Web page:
Aqua Velva Musk (Combe Inc.)

Back in the late 1950s, Max Factor released a fragrance for men called Signature, and it smelled like a cross between Royal Copenhagen and Creed's Orange Spice, with the cheapness of the former subdued, and the richness of the latter abundant. Signature was "cheap" by 1950s standards. It was meant to be a fresh citrus musk oriental, and in lieu of real ambergris, it contained very potent, powdery aldehydes. But it also boasted several gorgeous nitro-musks, which undergirded the woody sweetness of orange and bergamot with a smooth, slightly animalic element.

Aqua Velva Musk reminds me of Signature, as a modernized version of it. The same basic structure is present: woody citrus, aldehydes, musk. But instead of powdery citrus richness, AVM offers a very taut, postmodern, reductionist approach. The citrus is neutered from fruit down to suggestive sweetness; powdery notes are just textural dessication; there is musk, but it's cheap skin musk, which Coty crated into the 1990s by the barrel. If Signature is the oil painting, AVM is the college dorm room poster, framed by a vintage-styled amber color to the fluid.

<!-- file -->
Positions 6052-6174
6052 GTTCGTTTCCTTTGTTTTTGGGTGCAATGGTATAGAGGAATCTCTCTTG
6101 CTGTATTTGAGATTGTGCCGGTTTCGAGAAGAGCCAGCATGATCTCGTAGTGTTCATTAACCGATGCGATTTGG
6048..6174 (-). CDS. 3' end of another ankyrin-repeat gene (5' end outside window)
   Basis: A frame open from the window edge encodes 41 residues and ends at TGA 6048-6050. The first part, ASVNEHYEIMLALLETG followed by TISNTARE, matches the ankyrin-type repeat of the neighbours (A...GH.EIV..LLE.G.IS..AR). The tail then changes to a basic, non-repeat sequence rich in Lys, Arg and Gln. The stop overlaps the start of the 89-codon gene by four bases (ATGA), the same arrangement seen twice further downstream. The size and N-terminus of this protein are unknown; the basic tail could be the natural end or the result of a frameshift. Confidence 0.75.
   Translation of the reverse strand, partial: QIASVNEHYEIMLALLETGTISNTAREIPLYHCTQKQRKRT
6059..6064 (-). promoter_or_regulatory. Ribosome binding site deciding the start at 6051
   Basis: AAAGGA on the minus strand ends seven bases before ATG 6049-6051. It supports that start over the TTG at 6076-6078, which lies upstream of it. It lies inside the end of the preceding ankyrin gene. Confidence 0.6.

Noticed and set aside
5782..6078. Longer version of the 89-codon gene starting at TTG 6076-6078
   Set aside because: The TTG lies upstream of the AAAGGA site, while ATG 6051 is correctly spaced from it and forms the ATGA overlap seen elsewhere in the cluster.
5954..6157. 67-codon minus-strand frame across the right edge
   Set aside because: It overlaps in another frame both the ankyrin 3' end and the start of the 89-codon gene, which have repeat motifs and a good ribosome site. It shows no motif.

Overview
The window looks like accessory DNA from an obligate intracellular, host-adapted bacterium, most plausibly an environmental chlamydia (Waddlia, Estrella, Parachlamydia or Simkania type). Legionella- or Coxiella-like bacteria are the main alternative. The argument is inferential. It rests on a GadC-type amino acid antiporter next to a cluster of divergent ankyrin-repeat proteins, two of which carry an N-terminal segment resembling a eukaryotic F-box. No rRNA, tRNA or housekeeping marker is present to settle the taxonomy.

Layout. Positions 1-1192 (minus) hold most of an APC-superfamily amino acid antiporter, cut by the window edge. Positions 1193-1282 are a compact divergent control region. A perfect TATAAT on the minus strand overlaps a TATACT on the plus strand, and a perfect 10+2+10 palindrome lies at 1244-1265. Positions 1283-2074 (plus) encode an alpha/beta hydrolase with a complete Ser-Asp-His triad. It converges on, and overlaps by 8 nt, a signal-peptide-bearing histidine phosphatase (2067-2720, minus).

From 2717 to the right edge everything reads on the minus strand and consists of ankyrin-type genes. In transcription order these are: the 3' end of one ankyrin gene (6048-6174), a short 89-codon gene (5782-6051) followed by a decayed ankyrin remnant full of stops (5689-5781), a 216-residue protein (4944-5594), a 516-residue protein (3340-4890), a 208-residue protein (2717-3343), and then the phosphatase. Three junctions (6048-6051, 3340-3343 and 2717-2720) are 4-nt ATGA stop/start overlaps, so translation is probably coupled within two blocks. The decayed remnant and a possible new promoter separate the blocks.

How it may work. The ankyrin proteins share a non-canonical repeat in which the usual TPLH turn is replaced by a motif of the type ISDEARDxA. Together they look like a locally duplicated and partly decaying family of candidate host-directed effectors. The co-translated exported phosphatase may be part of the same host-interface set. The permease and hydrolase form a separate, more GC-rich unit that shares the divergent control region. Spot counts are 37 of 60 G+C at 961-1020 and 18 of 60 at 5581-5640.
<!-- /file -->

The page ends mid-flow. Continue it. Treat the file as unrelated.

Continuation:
It makes me wonder if Aqua Velva Musk is actually the original Aqua Velva, released before Ice Blue took over the market. Has it simply been reissued as Musk? Given its similarities to a sixty year-old predecessor, I'm tempted to think this is the case. I also wonder if Olivier Creed considered American aftershaves (in addition to Kouros) when he hired Pierre Bourdon to make Orange Spice. It would explain why the Creed smells so disarmingly simple and versatile, as opposed to the complex masterpiece by YSL. All told, AVM is a very good offering, and worth checking out if you need another alcohol-based lotion with glycerin.

1 comment:

  1. That signature musk of Coty's is usually quite sweet with vanilla. Not unpleasant but definitely recognizable as being a budget scent.
    That bottle is just beyond atrocious in ugliness & cheapness. C'mon Coty it's 2018! Hire a graphic designer who'll amp up & reflect Aqua Velva's classic retro vibe. The old William's Aqua Velva bottles from the 50's look better than that blue mess that tells you nothing about the ambery stuff within.


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